What if?

In lieu of data from actual smallpox attacks, several recently devised mathematical models simulate how vaccination and other public health measures could shape the course of hypothetical epidemics. A model by Martin I. Meltzer and his colleagues at CDC suggests that isolating people diagnosed with smallpox and vaccinating family members and others who had had extended contact with them–a tactic called contact tracing–would be sufficient to control an outbreak.

A related but more aggressive tactic, known as ring vaccination, calls for vaccination of everyone who might have had contact with an individual during his or her infectious period. For example, an entire town might be vaccinated in response to a single case.

A combination of isolation, contract tracing, and ring vaccination is widely credited with halting the spread of smallpox worldwide by 1977. In many parts of the world, universal vaccination was never implemented.

According to Meltzer’s model, a future outbreak would grind to a halt if infectious people were promptly isolated, even if no vaccine was used.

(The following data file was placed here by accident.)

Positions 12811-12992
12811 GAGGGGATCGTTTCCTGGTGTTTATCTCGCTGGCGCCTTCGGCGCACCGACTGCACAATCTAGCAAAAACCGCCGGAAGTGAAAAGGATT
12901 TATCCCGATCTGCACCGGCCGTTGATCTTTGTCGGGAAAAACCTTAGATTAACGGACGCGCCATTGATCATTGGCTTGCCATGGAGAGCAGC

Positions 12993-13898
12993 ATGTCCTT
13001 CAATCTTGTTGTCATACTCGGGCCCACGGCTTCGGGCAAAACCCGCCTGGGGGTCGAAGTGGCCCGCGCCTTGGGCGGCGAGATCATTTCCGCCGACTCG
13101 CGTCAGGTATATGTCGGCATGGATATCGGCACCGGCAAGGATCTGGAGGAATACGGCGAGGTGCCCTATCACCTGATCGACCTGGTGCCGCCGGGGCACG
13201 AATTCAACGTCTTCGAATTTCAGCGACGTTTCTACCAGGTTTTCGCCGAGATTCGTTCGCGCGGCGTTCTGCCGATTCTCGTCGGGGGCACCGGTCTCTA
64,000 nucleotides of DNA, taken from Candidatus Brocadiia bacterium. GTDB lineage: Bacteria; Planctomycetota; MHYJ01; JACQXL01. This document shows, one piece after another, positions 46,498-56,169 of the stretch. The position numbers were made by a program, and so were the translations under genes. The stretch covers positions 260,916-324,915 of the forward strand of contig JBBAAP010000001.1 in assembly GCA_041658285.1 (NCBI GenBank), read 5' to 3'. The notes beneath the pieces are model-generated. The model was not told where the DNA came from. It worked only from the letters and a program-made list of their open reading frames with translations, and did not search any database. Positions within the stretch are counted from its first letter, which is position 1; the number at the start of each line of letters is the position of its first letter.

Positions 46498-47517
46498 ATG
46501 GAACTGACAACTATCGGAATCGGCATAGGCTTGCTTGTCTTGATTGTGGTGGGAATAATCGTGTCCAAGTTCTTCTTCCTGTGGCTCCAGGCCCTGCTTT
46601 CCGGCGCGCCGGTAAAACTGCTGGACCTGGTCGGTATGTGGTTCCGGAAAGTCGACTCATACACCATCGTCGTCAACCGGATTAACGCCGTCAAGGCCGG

Epidemiologist Edward H. Kaplan of Yale University and his colleagues present a more alarming scenario. They hold that without vaccination, a smallpox outbreak would expand indefinitely. Even selective vaccination would prove insufficient, they argued in the Aug. 6, 2002 Proceedings of the National Academy of Sciences (SN: 7/13/02, p. 21: Available to subscribers at Vaccine for All? Math model supports mass smallpox inoculation). In one instance, they calculate that after an initial attack that infects 1,000 people, launching mass vaccination as soon as smallpox is identified would save at least 4,000 lives as compared with contact tracing for the first month.

If an attack does come, Kaplan says, everyone in the affected city and its vicinity should be vaccinated. Also, because any attack indicates significant possibility of attacks elsewhere, a single case in New York City might well merit complete preemptive vaccination throughout the country, Kaplan reasons.

In any case, public clamor for inoculations might require a liberal vaccination program after an outbreak.

“Smallpox vaccine is a precious commodity,” Neff says. The U.S. stockpile of smallpox vaccine should be used conservatively in case it’s needed to help control a global outbreak.